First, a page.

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Travel Tips for Amsterdam

amsterdam, canals, travel, hotspots, lodgings, travel, travel tips

Amsterdam canal by phault: Flickr http://www.flickr.com/people/pjh/

I’m getting ready to travel to the Netherlands and Belgium in about a month’s time. There is actually a fair amount to do, check and get beforehand. Because I’m traveling alone, there are a few other considerations to take into account.

When I traveled to Ireland a few years back I went with my sister. We rented a car, drove as far as we could each day and then as the sun was dipping below the horizon we’d drive into the nearest town, have a drink at a pub and ask them to recommend a B&B. It worked well 90% of the time. We were off season (the end of Sept.) and the towns we stayed in were not the larger cities. That’s why in Kilkenny, a college town, it almost didn’t work. It was a Saturday night and full of party people. It took three tries but we did find a B&B.

So I thought I could do the same thing as I traveled to the Netherlands. I land in London first and as I always do I like to book my first and last nights so that I know that I’m set. I find that Trip Advisor though you have to look at more than a few reviews to get a sense of place. But I will then search elsewhere for rooms, hotels, B&Bs or hostels and check their own sites as well.

As I did the preliminary research for Amsterdam I was a bit shocked at the price of any lodging. A quick look into Belgium showed it to be much the same. My sister and I got a B&B for an average of 25-50 Euros, which equaled between $$35-$60 CAD. Traveling with someone can definitely cut the rate down but here I was looking at hostels, sharing for 50 Euros a night. Yes, there are cheaper places but it’s a fine line to find something that is cheap enough, fits your needs and is clean and pleasant enough. The reviews fit one or the other criteria, but not both.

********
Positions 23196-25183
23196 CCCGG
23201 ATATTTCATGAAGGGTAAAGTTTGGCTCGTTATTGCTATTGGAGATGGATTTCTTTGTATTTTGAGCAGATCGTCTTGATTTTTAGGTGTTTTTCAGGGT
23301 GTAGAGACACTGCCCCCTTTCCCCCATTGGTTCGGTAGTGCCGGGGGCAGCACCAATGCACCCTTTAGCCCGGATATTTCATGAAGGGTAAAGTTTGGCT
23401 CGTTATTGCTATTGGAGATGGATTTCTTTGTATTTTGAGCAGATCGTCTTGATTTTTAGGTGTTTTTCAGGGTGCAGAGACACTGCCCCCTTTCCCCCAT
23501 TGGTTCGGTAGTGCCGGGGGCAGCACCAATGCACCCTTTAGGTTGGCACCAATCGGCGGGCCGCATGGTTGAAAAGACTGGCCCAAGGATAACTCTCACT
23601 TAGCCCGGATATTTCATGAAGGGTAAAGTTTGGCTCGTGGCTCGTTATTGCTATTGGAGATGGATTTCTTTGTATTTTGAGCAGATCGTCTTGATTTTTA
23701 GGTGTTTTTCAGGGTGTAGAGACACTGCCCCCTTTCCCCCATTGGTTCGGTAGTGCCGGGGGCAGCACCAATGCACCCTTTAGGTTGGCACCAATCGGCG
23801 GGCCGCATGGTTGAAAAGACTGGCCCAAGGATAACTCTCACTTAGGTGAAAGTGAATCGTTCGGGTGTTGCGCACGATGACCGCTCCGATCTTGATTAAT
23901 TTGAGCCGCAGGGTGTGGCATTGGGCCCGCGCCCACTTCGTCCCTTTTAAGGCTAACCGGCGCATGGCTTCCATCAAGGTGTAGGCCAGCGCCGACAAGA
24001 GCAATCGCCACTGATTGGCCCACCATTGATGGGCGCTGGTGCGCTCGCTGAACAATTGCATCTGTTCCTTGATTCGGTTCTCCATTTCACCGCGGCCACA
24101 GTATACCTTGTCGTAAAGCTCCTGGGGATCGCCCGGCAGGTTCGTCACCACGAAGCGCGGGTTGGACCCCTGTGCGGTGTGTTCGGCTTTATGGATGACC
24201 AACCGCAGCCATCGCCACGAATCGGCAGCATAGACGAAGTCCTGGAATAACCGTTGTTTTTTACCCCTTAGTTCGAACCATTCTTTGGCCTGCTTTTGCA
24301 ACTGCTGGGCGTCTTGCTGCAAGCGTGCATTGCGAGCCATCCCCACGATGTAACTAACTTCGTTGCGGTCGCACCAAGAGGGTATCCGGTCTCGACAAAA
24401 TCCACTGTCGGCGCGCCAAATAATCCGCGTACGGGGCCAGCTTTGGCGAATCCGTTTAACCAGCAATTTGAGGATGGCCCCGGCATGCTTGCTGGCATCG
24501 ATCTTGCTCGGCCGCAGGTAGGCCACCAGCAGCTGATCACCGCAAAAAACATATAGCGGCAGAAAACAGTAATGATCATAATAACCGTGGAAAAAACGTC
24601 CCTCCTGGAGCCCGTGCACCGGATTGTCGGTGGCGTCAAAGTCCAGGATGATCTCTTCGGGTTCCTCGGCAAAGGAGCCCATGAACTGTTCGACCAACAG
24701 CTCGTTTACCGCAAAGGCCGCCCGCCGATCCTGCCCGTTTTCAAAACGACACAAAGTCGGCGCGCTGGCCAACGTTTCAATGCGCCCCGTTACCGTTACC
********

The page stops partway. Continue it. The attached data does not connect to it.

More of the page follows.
So I started looking farther afield, googling things like B&Bs Amsterdam, and cheap lodging Amsterdam. This turned up a few more sites. Bed and Breakfast Netherlands lists a lot of actual homes used as B&Bs that you might not find on Trip Advisor. It also breaks the cost down to a single person price. I haven’t yet tried it though.  Couch Surfing can also work and I’ll be trying it for the first time though I’ve already hosted a few people. You don’t have to reciprocate in hosting but it helps for references. I’m looking forward to meeting some of the people who live in these cities. It’s the best way to know a culture. Note that during the high months, Amsterdam hosts can get as many as 10-20 requests a day. It’s one of Europe‘s hotspots and a mecca for the gay crowd. I didn’t realize all this and even though I’m going at the end of Sept. I’m glad I started early. I’ve spent quite a few hours (probably 24-30) just searching out possible accommodations for Amsterdam. I’m not going to book every night everywhere because I don’t know where I’ll go but I now have an idea of what it could possibly cost me (my whole budget). My stay in London is coming in at $120 for two nights at a B&B and that’s a good price.

Know that many Dutch homes are narrow and tall, with very steep stairs. it’s part of their history where land was eked out from the sea so up was the way to go. Amsterdam is of course more expensive than some of the other towns and there are such designations in some of the travel guides as “stoner hotels.” Yes, smoking pot is allowed in some if not all establishments.

Again, money is interesting and it’s looking like traveler’s checks are becoming too outmoded, and that most places won’t take them or will charge an exorbitant fee for cashing them. As well, many Dutch hotels or B&Bs only accept cash because credit card charges eat up their profits so they just don’t use them. Once I’m on the road, I’m sure my experiences will differ some and I’ll report on that. But the best advice for traveling to Europe is check ahead of time on the type of lodging you want and whether you can afford it. I’m glad I did and I’ll be using several options.

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